Dave Eggars writes in the foreword to Infinite Jest, “This is not a book to be read with a child on your knee.” I’m paraphrasing, as I actually have a child on my knee right now and can’t get up to find the book.
Until recently, I didn’t really know who David Foster Wallace was. He reached his peak of fame in the mid to late nineties, when I was reaching my own peak of partying and boy dramas, and not paying much attention to literary darlings.
Over the past month, I’ve read his biography and his essay collection Consider the Lobster. And I let myself get all psyched out about reading Infinite Jest. It’s more than a thousand pages long. It has multiple main characters and a non-traditional structure. There are end notes galore. And, DFW was one of those painfully smart types… so there’s going to be LOTS going on and can I take it all in? Is my poor sleep deprived brain ready for this? Then I decided to go for it and read that Dave Eggars quote… well, it’s on, now.
100 or so pages in, I can say that yeah, I am ready. The book is long and complicated and layered and all those things, but it’s also funny. DFW imagined a near-future where companies can buy the naming rights to entire YEARS. Much of the story takes place in The Year of the Depends Adult Undergarment.
There’s plenty of serious business, too. A character dies of tainted heroin. People struggle with addiction and depression and the burden of being a prodigy.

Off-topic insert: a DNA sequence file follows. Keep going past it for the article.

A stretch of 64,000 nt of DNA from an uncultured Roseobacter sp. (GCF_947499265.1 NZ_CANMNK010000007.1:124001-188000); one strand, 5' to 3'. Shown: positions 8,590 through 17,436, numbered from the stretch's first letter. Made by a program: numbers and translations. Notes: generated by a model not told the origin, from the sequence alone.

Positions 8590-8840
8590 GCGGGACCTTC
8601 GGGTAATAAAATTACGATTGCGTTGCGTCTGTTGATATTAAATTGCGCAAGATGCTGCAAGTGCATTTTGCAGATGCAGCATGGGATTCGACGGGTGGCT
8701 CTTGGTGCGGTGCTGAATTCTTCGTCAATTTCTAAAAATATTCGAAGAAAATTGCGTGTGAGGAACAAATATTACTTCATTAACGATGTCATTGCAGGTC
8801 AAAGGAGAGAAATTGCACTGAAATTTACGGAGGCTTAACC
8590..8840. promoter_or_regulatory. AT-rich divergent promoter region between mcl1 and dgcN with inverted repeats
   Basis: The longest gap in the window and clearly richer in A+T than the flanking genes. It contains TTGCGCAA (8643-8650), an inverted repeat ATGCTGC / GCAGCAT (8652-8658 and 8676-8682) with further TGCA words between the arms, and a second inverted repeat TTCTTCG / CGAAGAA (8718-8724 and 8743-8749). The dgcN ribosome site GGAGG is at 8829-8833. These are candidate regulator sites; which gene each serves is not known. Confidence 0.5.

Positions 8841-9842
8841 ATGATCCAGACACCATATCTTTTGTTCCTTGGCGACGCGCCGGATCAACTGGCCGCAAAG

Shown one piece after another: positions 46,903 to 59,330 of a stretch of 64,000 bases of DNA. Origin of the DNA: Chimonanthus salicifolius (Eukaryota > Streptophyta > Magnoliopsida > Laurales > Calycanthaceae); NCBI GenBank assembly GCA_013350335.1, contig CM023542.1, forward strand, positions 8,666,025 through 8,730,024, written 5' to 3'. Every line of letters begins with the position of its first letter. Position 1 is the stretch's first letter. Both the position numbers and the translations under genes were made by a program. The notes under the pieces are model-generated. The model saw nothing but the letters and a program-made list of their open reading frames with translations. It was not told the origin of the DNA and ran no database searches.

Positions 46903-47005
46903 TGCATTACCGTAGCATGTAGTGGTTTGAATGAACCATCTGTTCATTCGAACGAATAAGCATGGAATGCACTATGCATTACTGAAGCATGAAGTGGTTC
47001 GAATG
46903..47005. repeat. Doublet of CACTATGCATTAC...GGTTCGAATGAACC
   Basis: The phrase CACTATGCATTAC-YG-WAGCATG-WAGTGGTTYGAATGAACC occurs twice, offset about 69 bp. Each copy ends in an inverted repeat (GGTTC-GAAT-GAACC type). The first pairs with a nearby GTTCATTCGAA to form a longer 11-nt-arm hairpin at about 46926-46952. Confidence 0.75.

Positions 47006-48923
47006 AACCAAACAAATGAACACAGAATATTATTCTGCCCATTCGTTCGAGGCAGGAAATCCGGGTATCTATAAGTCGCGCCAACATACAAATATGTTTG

There are some clunky bits. I’m not enjoying the Quebec separatist story line (yeah, I know, last thing you expect from an American writer.) In the bio, I learned that DFW’s editor urged him to get rid of it, too.
DFW was way off the mark in terms of how TV and the internet work (assuming that “near future” is sometime around now, which is how I’m thinking of it…) and it sometimes reads a little “off” now that we know how it really happened. Again, from the bio, I know DFW was no lover of the internet. I don’t think he’d be on Twitter if he were around today, or maybe he’d just be a Twitter cranky-pants a la Bret Easton Ellis.
So, I’d like to take David Eggar’s foreword as a challenge. I will read this book with a child on my knee (or arm or stomach or boob, as it were,) damn it!
Anyone else read Infinite Jest? Did you find it difficult?